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New NICE tool helps local government count the cost of smoking

Article: 8040882 smokingA new interactive tool developed by NICE and Brunel University will help local authorities count the cost of tobacco-related harm in their communities. The tool also models the longer-term cash savings that authorities can expect by putting tobacco control strategies in place.

Local authorities have a responsibility to address health inequalities, and smoking is the primary reason for the gap in healthy life-expectancy between rich and poor. Tobacco use is also the single greatest cause of preventable deaths in England - killing over 80,000 people per year.

The economic cost of tobacco is huge, due not only to the 1.5 million hospital admissions connected to smoking, but to loss of productivity from absenteeism, smoking-related fires, cleaning up cigarette butts and passive smoking.

There are a number of different strategies local commissioners can adopt to help smokers quit, and over the years NICE has developed guidance on the effectiveness and cost effectiveness of various interventions, including pharmacotherapies and support and advice for smokers. For the first time, local government commissioners and Directors of Public Health can use this tool to calculate the cost, and cost savings over different timescales, of a package of different interventions.

"To really make the business case for smoking cessation in a local area, interventions must demonstrate that they make a difference, both in terms of effectiveness and cost," said Professor Mike Kelly, Director of the Centre for Public Health Excellence at NICE."Most of the smoking interventions recommended by NICE are considered highly cost effective and some are even cost saving. This new tool, combined with NICE's guidance, will go a long way to helping commissioners do this."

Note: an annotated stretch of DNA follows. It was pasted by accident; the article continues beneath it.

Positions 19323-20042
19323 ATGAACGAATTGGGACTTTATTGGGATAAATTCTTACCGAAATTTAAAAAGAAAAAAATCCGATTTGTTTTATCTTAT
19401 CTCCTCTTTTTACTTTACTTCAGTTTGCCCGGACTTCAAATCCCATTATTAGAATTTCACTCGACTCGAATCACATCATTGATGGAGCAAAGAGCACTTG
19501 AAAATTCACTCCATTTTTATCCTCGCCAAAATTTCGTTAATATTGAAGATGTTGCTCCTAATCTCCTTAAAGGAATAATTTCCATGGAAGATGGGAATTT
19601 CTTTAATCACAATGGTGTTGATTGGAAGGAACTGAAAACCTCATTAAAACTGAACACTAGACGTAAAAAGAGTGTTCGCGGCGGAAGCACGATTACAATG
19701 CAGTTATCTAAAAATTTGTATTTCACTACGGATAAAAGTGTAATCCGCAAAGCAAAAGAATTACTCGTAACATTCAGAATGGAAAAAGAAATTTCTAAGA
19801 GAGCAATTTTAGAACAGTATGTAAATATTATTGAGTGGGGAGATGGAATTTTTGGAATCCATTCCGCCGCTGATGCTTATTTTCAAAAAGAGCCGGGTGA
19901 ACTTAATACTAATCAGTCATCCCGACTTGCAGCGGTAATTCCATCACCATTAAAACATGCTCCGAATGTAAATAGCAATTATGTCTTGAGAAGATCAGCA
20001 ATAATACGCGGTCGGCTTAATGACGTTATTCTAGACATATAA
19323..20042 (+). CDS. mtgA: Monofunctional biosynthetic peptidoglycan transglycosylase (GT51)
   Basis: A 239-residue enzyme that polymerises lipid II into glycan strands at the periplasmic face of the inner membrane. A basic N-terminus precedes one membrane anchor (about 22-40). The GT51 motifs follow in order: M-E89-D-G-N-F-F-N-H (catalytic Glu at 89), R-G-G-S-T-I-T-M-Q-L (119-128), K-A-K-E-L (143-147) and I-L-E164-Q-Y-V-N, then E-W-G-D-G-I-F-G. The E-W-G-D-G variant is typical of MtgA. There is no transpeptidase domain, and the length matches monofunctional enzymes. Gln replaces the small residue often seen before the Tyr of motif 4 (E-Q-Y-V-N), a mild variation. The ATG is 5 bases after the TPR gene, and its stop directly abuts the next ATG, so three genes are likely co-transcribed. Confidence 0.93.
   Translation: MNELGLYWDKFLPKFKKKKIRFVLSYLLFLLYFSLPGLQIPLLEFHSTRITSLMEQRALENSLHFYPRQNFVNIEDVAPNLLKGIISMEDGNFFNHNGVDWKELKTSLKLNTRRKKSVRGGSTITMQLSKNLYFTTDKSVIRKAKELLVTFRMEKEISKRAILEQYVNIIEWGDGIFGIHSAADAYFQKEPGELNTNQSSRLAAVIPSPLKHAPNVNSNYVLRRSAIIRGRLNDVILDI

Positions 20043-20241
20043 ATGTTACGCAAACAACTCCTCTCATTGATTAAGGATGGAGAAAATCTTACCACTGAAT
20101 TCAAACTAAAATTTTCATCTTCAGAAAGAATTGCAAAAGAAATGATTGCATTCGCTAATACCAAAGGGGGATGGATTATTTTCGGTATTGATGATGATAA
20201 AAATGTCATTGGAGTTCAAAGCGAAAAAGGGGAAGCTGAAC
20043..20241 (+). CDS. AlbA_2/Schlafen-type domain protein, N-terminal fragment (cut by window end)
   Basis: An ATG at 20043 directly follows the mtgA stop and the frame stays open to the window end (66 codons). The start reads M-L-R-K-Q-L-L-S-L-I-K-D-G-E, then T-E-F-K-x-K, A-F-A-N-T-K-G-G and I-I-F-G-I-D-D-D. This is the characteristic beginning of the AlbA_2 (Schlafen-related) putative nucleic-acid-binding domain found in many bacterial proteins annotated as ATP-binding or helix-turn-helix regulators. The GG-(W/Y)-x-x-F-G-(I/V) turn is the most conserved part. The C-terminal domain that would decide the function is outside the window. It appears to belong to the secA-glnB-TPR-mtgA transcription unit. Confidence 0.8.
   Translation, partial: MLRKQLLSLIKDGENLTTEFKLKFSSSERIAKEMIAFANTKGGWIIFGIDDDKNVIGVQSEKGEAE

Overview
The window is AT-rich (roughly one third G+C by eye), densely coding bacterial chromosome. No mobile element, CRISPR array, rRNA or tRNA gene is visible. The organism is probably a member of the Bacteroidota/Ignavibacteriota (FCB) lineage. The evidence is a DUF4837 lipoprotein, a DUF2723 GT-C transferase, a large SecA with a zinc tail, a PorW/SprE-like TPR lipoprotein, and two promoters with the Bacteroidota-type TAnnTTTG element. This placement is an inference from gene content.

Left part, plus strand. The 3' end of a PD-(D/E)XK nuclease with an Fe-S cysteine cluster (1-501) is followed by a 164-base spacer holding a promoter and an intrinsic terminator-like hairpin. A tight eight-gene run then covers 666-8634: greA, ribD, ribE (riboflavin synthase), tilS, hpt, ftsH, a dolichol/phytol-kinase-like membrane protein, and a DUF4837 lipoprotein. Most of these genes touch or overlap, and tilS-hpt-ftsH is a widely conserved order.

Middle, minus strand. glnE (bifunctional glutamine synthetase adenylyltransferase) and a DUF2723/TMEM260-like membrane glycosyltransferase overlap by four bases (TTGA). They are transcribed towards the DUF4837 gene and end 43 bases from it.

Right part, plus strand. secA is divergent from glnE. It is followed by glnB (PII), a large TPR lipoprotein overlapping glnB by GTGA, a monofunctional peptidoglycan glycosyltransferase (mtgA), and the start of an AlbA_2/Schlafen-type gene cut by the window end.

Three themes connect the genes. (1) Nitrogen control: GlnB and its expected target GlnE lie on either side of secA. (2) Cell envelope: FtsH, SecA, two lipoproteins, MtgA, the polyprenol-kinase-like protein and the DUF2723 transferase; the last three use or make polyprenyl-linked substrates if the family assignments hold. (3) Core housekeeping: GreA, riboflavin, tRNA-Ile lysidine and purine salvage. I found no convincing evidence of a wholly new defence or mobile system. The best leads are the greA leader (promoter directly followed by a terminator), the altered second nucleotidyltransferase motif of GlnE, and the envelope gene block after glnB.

The Tobacco Return on Investment Tool is a Microsoft Excel-based program that evaluates a portfolio of tobacco control interventions and in different payback timescales. Packages of interventions can be mixed and matched to see which intervention portfolio or package provides the best 'value for money', compared with 'no-services' or any other specified package.

Produced for NICE by the Health Economics Research Group (HERG) at Brunel University, the tool is to support commissioners and policy makers, in local authorities and the NHS, in their investment decisions. Users can select an area of interest using drop down menus, and the tool will automatically estimate the smoking and ex-smoking populations in each local government area, based on up-to-date statistics. This is then used to model the impact of smoking, and the proposed interventions that can be used, taking into account short-, medium- and long-term events.

"In the current financial climate, the question 'is this value for money?' is the first one asked when making decisions about public health initiatives," said Felicity Owen, Director of Public Health for Cornwall and the Isles of Scilly. "To be able to describe, with some certainty, the cost to communities as well as the potential savings that can be made will be very helpful for making the case for investing in and prioritising tobacco control measures."

The return on investment tool builds on previous work including work undertaken by Brunel University on behalf of Tobacco Free Futures, Fresh Smoke Free North East and Smoke Free South West. The tool is accompanied by a package of support materials, including a user guide and technical report, which can also be downloaded from the NICE website.

This page was last updated: 16 October 2012

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Copyright 2014 National Institute for Health and Care Excellence. All rights reserved.

Accessibility | Cymraeg | Freedom of information | Vision Impaired | Contact Us | Glossary | Data protection | Copyright | Disclaimer | Terms and conditions

Copyright 2014 National Institute for Health and Care Excellence. All rights reserved.